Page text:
Lack of Resources
Many countries lack sufficient resources to track and find cyber criminals. This helps offenders to continue with their activities without any fear, thereby breaching people’s privacy, robbing banks, hacking mobile phones, computers, and many others. Additionally, high-tech technologies are required to track and detect the source computer from which cyber crimes are committed.
Governing Laws of the Countries
The laws that were drafted before the internet age needs to be reformed and evolved according to the current society’s needs. Therefore, it is essential to bring amendments in the old Acts and make laws that include cyber crimes and their punishments. The first international treaty on cybercrime was the “Budapest Convention” on Internet and computer-related crimes, adopted in 2001, ratified by more than sixty countries globally.
In conclusion, cyber crimes pose a considerable threat to individuals, businesses, and countries’ national security. The criminal justice system needs to develop globally advanced technologies to deal with the changing nature of cyber crimes. Furthermore, enforcement agencies and governments need to work together to bring about an international treaty on cybercrime. Such treaties make it possible to apprehend criminals from their hiding places and deter potential offenders from engaging in such crimes. Finally, it is important to note that cyber resilience, which enables businesses to build secure ecosystems and strategies to overcome threats, is one way to mitigate cyber crimes.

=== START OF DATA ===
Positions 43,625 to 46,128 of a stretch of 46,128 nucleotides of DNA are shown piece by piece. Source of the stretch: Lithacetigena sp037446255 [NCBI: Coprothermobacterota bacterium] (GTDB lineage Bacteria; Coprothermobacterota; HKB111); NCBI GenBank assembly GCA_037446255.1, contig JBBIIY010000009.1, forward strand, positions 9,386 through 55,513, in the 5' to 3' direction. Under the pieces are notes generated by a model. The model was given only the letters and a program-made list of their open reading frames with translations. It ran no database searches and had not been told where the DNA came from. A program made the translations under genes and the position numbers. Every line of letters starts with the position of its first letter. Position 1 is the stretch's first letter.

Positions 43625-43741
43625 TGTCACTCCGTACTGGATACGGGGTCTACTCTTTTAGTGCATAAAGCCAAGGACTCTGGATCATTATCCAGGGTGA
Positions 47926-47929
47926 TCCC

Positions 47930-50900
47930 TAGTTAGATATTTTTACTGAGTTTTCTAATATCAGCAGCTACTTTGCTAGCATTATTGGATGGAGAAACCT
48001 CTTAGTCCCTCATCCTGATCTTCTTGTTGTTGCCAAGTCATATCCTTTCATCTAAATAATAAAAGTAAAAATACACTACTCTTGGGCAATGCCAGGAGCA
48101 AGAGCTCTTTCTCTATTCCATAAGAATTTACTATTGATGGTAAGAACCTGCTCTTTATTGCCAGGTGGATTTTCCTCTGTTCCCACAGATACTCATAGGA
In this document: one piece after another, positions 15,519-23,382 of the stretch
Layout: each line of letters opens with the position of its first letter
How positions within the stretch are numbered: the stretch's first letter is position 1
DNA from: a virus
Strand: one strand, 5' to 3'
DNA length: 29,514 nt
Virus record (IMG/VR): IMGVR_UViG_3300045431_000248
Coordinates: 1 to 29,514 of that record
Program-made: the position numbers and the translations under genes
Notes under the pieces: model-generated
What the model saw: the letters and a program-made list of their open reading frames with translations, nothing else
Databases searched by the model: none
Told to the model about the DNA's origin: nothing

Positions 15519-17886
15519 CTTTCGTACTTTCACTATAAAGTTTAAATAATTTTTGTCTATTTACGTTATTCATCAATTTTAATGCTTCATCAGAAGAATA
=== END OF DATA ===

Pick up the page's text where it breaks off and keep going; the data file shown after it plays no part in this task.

What is cybercrime and why is it a growing concern?
Cybercrime involves illegal activities conducted via the internet, such as hacking, identity theft, and malware attacks. Its global surge, sophistication, and anonymity make it a menacing threat to individuals, businesses, and national security.
How do jurisdictional issues complicate cybercrime cases?
When cybercriminals operate from different countries, it’s difficult to pinpoint their location and gather evidence. Jurisdictional issues arise, complicating international cooperation, investigations, and prompt apprehension of the accused.
Are the current laws in India sufficient to tackle cybercrimes?
Though India has the Information Technology Act and Indian Penal Code, these laws need amendments to stay abreast with the evolving nature of cybercrimes, which are becoming more sophisticated daily.
What challenges do investigators face in solving cybercrimes?
Investigators face difficulties in tracing the digital footprints of cybercriminals, who often use advanced technologies to conceal their identities. Additionally, the lack of resources and international cooperation poses significant challenges.
How can the global community combat cybercrime effectively?
Enhancing international collaboration, amending outdated laws, and implementing advanced technologies are crucial. Moreover, organizations like UNODC are vital for capacity building, awareness raising, and data collection in combating cybercrime.